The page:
Agricultural land bill provides sufficient protections
Cynthia Oi badly misrepresented the Important Agricultural Lands bill in her column of May 14. Her misrepresentations, particularly her silence on provisions in the bill intended to protect the public interest, are appalling.
She is wrong to state that landowners get a free ride through the land use process. Overall, the entire petition must be reviewed by the Land Use Commission, which has the discretion to approve it, with or without specific conditions, or reject it. There is no automatic approval merely because a landowner submits a petition.
Landowners must voluntarily designate their land for IAL, and not all lands will qualify. Only high quality lands with sufficient water to support agricultural production can be considered; the Department of Agriculture must certify the quality. In addition, a party other than the landowner may petition the LUC for a contested case hearing, which is open and evidentiary.
At least 85 percent must be designated as important agricultural lands, while the remaining 15 percent may be reclassified as urban, rural or conservation. The 15 percent, if reclassified to urban, must be consistent with the relevant county general plan and community or development plan. In addition, any major project must also comply with all state environmental impact laws and county zoning ordinances. The latter is important, since any rezoning to accommodate a major project would necessitate county approval after a public notice and hearing process.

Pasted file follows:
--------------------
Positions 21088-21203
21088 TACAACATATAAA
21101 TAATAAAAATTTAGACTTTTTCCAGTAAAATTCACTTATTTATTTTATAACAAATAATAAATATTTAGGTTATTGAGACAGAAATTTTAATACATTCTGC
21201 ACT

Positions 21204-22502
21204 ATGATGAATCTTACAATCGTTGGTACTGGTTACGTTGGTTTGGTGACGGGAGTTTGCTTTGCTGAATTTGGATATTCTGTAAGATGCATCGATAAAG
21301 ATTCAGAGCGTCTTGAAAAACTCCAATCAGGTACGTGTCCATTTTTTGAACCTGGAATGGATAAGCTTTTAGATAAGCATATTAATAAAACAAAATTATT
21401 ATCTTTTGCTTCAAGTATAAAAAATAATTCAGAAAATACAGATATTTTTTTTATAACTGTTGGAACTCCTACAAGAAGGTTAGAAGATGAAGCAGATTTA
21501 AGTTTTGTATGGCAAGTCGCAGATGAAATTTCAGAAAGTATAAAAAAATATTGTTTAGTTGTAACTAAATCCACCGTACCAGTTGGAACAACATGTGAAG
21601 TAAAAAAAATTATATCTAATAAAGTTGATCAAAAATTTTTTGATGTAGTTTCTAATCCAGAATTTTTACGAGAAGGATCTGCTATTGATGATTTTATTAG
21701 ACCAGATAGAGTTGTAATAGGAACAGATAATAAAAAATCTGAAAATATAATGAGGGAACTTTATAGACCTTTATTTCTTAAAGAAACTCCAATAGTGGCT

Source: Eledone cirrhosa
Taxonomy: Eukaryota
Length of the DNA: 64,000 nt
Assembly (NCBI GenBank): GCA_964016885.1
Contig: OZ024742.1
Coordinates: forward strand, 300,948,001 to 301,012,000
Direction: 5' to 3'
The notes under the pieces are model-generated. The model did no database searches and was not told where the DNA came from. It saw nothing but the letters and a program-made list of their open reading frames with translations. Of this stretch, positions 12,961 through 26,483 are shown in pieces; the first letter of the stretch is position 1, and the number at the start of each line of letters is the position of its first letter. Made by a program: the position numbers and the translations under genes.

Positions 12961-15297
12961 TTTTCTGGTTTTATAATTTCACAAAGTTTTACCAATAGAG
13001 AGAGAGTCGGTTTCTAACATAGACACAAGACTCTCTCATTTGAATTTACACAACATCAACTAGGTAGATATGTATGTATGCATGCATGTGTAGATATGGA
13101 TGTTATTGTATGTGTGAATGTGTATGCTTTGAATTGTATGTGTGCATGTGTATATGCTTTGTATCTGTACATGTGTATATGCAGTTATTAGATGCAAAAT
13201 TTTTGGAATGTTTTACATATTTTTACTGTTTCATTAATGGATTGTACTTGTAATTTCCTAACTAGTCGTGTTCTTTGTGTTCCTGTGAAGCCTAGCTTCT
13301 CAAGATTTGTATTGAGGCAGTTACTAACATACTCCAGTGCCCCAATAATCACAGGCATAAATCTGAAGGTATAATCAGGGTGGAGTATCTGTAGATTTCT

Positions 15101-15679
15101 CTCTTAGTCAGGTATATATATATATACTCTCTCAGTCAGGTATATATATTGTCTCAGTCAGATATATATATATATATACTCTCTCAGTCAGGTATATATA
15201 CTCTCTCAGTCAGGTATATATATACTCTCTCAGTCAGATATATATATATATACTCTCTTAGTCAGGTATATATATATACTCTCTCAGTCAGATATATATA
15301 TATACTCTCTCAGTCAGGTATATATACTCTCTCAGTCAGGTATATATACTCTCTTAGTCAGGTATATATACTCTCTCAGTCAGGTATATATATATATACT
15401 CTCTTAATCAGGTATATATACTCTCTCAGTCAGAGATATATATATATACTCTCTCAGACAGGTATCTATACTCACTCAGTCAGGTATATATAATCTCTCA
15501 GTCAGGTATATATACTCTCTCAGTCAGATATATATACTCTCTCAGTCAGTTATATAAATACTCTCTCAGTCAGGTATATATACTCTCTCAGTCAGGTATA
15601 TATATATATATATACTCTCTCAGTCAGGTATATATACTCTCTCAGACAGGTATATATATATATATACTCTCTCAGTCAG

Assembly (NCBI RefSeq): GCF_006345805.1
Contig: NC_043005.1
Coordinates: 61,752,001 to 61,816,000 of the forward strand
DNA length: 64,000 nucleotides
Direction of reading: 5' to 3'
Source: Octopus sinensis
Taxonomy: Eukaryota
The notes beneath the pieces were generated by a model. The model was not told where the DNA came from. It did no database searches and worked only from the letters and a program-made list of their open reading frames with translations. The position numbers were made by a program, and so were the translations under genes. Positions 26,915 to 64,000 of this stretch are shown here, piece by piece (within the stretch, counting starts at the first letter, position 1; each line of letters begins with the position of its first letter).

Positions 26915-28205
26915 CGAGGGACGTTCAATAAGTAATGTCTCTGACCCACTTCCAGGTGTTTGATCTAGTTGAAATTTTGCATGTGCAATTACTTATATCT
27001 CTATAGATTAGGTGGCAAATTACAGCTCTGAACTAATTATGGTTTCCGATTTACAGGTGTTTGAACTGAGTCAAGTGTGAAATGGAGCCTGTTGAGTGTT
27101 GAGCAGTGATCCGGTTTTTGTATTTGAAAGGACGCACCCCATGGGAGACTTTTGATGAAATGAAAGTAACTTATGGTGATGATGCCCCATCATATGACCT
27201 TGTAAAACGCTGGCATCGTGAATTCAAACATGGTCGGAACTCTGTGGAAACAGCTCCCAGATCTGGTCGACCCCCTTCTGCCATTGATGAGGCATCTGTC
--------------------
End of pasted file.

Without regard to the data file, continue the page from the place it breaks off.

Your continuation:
Oi states that landowners can just withdraw lands from IAL once the land has been designated. Not true. It would take a two-thirds vote of the House and Senate to permit a withdrawal, and that is a very hard vote to get.
I'm disappointed that environmentalists cannot see the importance of this bill for the viability of agriculture in Hawaii. The IAL bill has the support of the Hawaii Farm Bureau Federation, the Hawaii Cattlemen's Council, the dean of the University of Hawaii-Manoa College of Tropical Agriculture, the Maui County Farm Bureau and the state Department of Agriculture. This bill implements a 30-year-old constitutional mandate that protects our prime agricultural lands from further erosion. The future of farming and the ability of Hawaii to grow food locally are at stake.
Rep. Ken Ito is chairman of the House Committee on Water, Land, Ocean Resources and Hawaiian Affairs. Rep. Clift Tsuji is chairman of the House Committee on Agriculture. Rep. Jon Riki Karamatsu is the vice chairman of the House Committee on Water, Land, Ocean Resources and Hawaiian Affairs. Rep. Pono Chong is vice speaker of the House.